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Vieraskieliset / In-english

Blog: Important people

Vieraskieliset / In-english
25.10.2022 7.00

Juttua muokattu:

4.10. 12:46

Text: Tar­ja Kor­ri

Trans­la­ti­on: Sirk­ka-Lii­sa Lei­no­nen

Many of us have va­lu­ab­le hu­man re­la­ti­ons­hips out­si­de our im­me­di­a­te fa­mi­ly. I have such re­la­ti­ons­hips with se­ve­ral pe­op­le. When I was lit­t­le, my grand­fat­her was one of those im­por­tant per­sons, and I spent a lot of time with him. Eve­ry­bo­dy in our fa­mi­ly spoke res­pect­ful­ly and for­mal­ly to him, and I found it stran­ge when some vi­si­tors ad­d­res­sed him with his first name.

Grand­pa of­ten pla­yed prac­ti­cal jo­kes on me. On­ce, when I came home from school, I found him out­si­de crouc­hed un­der a tree. He told me he had found a tre­a­su­re, and there re­al­ly was a pile of coins on the ground. I was surp­ri­sed and knelt down to help him col­lect them. He on­ly told me af­ter­wards that he had ac­ci­den­tal­ly drop­ped his wal­let, and the coins had rol­led out.

My god­fat­her had li­ved in my home all his life. At the age of ten, I was shoc­ked to le­arn that he would move away in­to a home of his own. As a child I very much ap­p­re­ci­a­ted the at­ten­ti­on my god­fat­her gave to me. He on­ce chal­len­ged me to race to a brid­ge that was al­most a ki­lo­me­ter from my home. I thought it would be a run­ning race, but he went in a car and I na­tu­ral­ly came se­cond. Even now, when we meet, I am chee­red by his qu­es­ti­on, ”And how is my god­daugh­ter?” I was over fif­ty when I still got a birth­day pre­sent from him, and that was re­al­ly spe­ci­al to me.

Anot­her im­por­tant per­son was a lady who of­ten came to my home to help when my mot­her was ill. She so­me­ti­mes cle­a­ned the hou­se and so­me­ti­mes ba­ked Ka­re­li­an past­ries. She li­ked child­ren, and we were al­lo­wed to help her. She es­pe­ci­al­ly taught us to res­pect our el­ders. She had left her job and sta­yed at home to care for her mot­her. Fa­mi­ly ca­re­gi­vers were not paid anyt­hing at that time, and her fa­mi­ly bud­get was oc­ca­si­o­nal­ly tight. But she said the He­a­ven­ly Fat­her had amp­ly paid for her ef­forts du­ring her life. Her mot­her was in hos­pi­tal for on­ly two days be­fo­re her de­ath, and she had said, “I will still be gra­te­ful in my grave for yo­ur help and care.” Anot­her im­por­tant thing that she taught us was how to greet pe­op­le. She used to hold my hand un­til I had made eye con­tact, sha­ken her hand and spo­ken the gree­ting.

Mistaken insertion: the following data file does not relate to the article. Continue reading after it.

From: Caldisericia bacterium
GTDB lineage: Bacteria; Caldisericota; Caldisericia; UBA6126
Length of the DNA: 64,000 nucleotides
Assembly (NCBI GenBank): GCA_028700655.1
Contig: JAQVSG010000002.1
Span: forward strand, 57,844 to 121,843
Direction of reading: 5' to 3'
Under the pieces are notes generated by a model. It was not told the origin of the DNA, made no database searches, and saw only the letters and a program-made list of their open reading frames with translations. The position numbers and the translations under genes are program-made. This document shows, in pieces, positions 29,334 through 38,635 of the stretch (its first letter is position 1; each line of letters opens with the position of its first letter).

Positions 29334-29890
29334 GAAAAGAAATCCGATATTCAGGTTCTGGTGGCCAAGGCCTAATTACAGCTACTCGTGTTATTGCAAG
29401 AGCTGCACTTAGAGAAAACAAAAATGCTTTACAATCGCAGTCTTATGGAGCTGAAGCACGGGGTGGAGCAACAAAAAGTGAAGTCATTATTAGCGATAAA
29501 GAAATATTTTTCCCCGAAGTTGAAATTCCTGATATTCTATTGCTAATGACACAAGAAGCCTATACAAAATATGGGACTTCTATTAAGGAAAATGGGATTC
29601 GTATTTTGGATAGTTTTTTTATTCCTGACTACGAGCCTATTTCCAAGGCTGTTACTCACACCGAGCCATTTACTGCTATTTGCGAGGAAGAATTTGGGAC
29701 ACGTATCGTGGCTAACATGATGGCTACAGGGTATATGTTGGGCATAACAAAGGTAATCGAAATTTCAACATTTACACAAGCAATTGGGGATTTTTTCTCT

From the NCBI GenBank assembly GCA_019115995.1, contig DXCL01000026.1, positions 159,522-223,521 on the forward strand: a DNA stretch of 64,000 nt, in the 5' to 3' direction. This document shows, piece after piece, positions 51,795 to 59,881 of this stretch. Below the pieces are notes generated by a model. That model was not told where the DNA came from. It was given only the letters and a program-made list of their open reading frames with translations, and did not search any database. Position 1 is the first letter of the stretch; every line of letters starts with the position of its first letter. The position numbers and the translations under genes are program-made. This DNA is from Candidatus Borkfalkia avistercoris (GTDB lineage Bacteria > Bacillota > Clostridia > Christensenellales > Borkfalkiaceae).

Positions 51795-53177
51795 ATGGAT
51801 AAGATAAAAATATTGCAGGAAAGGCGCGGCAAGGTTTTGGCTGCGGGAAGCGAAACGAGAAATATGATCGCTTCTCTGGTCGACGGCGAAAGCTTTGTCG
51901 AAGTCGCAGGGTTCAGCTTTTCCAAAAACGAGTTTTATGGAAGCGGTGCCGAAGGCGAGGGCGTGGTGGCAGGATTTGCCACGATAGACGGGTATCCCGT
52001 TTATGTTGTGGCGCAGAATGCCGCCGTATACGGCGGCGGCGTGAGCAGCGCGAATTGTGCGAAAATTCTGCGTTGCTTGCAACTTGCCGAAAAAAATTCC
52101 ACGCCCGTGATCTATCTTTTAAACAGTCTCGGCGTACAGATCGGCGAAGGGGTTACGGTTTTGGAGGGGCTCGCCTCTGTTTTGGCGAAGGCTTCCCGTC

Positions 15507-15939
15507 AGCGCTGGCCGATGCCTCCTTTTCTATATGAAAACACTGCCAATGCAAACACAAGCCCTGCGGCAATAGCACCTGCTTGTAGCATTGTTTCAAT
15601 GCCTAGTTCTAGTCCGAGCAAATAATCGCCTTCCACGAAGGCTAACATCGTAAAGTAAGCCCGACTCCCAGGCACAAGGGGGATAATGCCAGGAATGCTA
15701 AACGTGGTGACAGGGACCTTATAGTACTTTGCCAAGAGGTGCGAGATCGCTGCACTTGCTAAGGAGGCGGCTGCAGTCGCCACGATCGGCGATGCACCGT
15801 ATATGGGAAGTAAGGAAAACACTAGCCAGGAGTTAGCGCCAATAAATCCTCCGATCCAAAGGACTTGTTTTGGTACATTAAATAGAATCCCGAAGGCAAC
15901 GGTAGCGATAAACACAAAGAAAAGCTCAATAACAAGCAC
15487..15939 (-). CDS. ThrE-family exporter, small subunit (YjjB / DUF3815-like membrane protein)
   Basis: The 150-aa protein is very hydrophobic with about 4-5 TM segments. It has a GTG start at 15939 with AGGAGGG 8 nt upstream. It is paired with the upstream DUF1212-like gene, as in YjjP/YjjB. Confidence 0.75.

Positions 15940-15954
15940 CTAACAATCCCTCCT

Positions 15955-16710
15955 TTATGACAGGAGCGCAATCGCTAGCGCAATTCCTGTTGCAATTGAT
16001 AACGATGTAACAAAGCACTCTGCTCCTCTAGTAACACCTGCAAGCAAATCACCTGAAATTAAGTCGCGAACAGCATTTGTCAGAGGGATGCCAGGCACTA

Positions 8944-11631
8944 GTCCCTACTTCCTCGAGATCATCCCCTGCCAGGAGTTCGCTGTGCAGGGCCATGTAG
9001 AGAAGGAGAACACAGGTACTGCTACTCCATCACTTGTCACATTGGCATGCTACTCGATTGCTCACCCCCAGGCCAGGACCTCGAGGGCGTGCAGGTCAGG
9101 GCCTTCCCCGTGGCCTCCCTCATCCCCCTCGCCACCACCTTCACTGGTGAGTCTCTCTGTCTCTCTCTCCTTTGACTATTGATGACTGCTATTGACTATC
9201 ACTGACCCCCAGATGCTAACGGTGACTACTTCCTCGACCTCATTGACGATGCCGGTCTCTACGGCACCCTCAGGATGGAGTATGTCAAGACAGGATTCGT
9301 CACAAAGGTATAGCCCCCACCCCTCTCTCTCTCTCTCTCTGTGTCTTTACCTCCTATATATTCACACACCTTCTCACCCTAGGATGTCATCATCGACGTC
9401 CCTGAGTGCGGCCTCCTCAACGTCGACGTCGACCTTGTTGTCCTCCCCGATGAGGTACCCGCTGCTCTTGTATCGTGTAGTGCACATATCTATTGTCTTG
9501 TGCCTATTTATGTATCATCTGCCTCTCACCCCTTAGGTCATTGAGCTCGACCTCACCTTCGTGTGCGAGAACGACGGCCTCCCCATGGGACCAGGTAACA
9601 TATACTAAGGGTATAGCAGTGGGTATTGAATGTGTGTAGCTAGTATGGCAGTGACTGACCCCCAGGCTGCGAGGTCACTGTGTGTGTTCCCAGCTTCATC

I have met many sig­ni­fi­cant pe­op­le du­ring my life, some of them on­ly brief­ly, some ot­hers for a lon­ger time, some on­ly on­ce, ot­hers re­pe­a­ted­ly. There have been such mee­tings du­ring hos­pi­tal stays, my own trai­ning and child­ren’s school as well as du­ring va­ca­ti­on trips. It is pos­sib­le for two pe­op­le unk­nown to each ot­her to feel a con­nec­ti­on at first sight. If they then dis­co­ver that they even have the same faith, there is so­met­hing holy in that mo­ment. They share a sec­ret that re­mains unk­nown to ot­her pe­op­le. Some such mee­tings have de­ve­lo­ped in­to more per­ma­nent re­la­ti­ons­hips.

All of our child­ren’s grand­pa­rents have died. Our yo­un­gest child­ren have on­ly seen one of their grand­pa­rents ali­ve. This short­co­ming has been cor­rec­ted, ho­we­ver. One of our sons wan­ted to in­vi­te to his con­fir­ma­ti­on re­cep­ti­on a fa­mi­ly friend who used to take care of our child­ren when they were small and was al­so her hus­band’s ca­re­gi­ver. Be­cau­se they were ol­der than us, I jo­king­ly as­ked if they could ser­ve as subs­ti­tu­te grand­pa­rents for our child­ren. Their res­pon­se was touc­hing, ”That would be an ho­nor to us.” Ever sin­ce that, they have al­wa­ys been in­vi­ted to our fa­mi­ly ce­leb­ra­ti­ons. And for the first Christ­mas af­ter this ag­ree­ment, we re­cei­ved a pac­ka­ge of can­dy that was si­mi­lar to that al­wa­ys gi­ven by my hus­band’s fat­her when he was still ali­ve. I gu­ess it was just a coin­ci­den­ce, but it war­med our he­arts ne­vert­he­less.

One day our daugh­ter and her friend came to ask if they could go and vi­sit grand­ma and grand­pa. I was sad to re­mind them that it would no lon­ger be pos­sib­le. But then my daugh­ter said she me­ant pre­ci­se­ly these ”subs­ti­tu­te” grand­pa­rents. The subs­ti­tu­te grand­ma was mo­ved to te­ars when she he­ard about this, and the girls were warm­ly wel­co­me.

The best thing about our subs­ti­tu­te grand­pa­rents is that we all have the same goal. We see them at ser­vi­ces, and when we meet, we of­ten talk about mat­ters of faith. And if, some eve­nings, I feel too ti­red to pray or just fall as­leep right away, I know that so­me­o­ne el­se is pra­ying for my lo­ved ones.


Jeesus sanoi: ”Eivät terveet tarvitse parantajaa, vaan sairaat. Menkää ja tutkikaa, mitä tämä tarkoittaa: ’Armahtavaisuutta minä tahdon, en uhrimenoja.’” Matt. 9:12–13

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